A large property on Washington Street has been found to be significantly contaminated with coal tar residue and former owner Central Maine Power Co. will assist with the cleanup.

The property includes a couple of run-down buildings and vacant parcels and is located across the street from Belfast Skate Park. It is currently being used as a storage area of Trustworthy Hardware but was historically the site of Belfast's power station.

A manufactured gas plant was in operation on the site from the mid to late 1800s to about 1921. Coal tar is a waste product of the gassification process. The Gas Co. property was acquired by Belfast Light and Power Co. in 1895, by Penobscot Bay Electric Co. in 1909, and by CMP in 1921.

A nine-month environmental assessment by city consultants Ransom Consulting of Portland found asbestos and lead paint in the buildings, petroleum near a former underground storage tank, and chlorinated volatile organic compounds, or VOCs, — that probably originated off-site — in soil vapor.

Coal tar residues were found in soil and groundwater in the area of a former concrete bunker that housed the manufactured gas plant, and the residues had leached beneath Washington Street. None were found in groundwater or soil at the skate park or other city properties across the street.

"It is inferred that free-phase coal tar and dissolved-phase coal tar constituents do not extend to the north of Washington Street," the Phase II assessment report states.

The coal tar does not pose an immediate risk to public health, said Tracy Kelly, a project manager at the Department of Environmental Protection's brownfields program, because the residues are located below the surface, generally at a depth of two feet. Also, homes and businesses in the area are connected to the Belfast water supply, and are not accessing groundwater. However, the soils will have to be cleaned up before redevelopment to protect construction workers.

Regarding VOCs, she said: "The concern would be that [they] might cause an indoor air issue. However, potential vapors, whether they exceed safe guidelines or not, will be addressed … by a requirement that any new buildings constructed on the property contain a vapor mitigation system."

Kelly said the other contaminants detected on the property are typical of a commercial property located in an urban area and also do not pose an immediate danger to public health.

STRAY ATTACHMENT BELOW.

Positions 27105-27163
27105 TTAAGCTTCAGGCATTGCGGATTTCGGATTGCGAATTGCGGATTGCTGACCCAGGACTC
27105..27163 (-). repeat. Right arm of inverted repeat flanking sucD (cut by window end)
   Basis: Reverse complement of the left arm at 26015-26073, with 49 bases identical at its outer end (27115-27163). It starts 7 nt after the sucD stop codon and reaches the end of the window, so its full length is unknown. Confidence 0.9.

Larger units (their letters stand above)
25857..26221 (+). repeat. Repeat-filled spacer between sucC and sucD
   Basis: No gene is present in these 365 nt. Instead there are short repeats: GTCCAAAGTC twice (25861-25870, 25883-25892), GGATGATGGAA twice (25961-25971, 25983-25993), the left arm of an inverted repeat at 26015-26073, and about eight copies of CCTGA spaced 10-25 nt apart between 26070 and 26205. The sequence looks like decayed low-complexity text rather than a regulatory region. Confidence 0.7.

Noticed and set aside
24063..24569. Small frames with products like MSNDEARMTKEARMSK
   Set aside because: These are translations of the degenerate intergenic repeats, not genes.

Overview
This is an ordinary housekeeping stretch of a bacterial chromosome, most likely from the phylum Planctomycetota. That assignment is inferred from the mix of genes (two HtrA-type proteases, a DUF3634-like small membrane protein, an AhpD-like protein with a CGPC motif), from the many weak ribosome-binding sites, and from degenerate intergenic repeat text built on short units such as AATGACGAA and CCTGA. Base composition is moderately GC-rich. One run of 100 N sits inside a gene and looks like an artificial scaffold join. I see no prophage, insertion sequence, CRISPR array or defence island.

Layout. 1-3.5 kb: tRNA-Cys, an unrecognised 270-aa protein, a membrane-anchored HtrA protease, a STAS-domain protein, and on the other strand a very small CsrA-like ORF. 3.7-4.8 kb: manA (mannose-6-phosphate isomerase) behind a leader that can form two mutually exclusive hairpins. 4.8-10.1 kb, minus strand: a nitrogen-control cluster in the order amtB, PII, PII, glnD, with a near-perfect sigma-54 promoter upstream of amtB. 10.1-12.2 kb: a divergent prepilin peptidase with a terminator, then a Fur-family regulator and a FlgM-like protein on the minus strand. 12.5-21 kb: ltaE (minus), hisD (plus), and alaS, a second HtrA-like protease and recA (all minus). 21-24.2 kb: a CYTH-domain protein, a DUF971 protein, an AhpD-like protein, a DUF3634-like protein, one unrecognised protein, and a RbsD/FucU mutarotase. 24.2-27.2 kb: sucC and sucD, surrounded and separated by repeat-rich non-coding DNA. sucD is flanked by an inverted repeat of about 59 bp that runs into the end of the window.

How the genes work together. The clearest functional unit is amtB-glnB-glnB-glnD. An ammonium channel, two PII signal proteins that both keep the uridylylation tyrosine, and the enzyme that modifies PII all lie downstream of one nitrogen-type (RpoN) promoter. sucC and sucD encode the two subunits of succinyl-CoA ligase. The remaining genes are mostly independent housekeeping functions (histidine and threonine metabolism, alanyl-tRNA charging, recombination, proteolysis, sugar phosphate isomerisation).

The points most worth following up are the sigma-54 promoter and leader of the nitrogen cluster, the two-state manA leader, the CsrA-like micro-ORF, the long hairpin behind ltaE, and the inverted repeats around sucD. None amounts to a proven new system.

The current owners have been planning to redevelop the site with a new building or "something more suitable for the area," but cannot move forward until the contamination is dealt with, Trustworthy Hardware owner Eunice Palmer said.

Central Maine Power has taken responsibility for the soil cleanup through the "limited soil removal" option in which the most heavily contaminated soil is removed and the rest is managed using such techniques as covering with asphalt, clean soil or a building.

CMP will remove eight to 10 feet of soil, more than was recommended by the consultant, and store it at a secure site. City Planner Wayne Marshall said the cost of the soil removal could amount to approximately $500,000. Removing all the contaminated soil would cost $1.9 million, he said.

At a meeting Oct. 21, the city council discussed the need to move utility poles to make room for remediation and redevelopment activities. Marshall told the council that CMP has the authority to move poles temporarily and will come to the council at a later date with a plan for a new arrangement of the poles.

Even with the help from CMP, the cleanup will be a great expense — approximately $450,000 — for the current owners. They will be responsible for removing asbestos and lead paint, demolishing buildings, and installing vapor barriers in new buildings. They have hired a contractor and engineering firm to estimate the cost of demolition and redevelopment, and are looking to secure a low-interest loan to carry out the work, Marshall said.

"I would like to commend the property owners for engaging in this conversation and the expense they're going to," Councilor Mary Mortier said. "It is a large property, and it is a very important piece of property in the downtown. Even though we don't treat it that way today, it was in the past and will be in the future."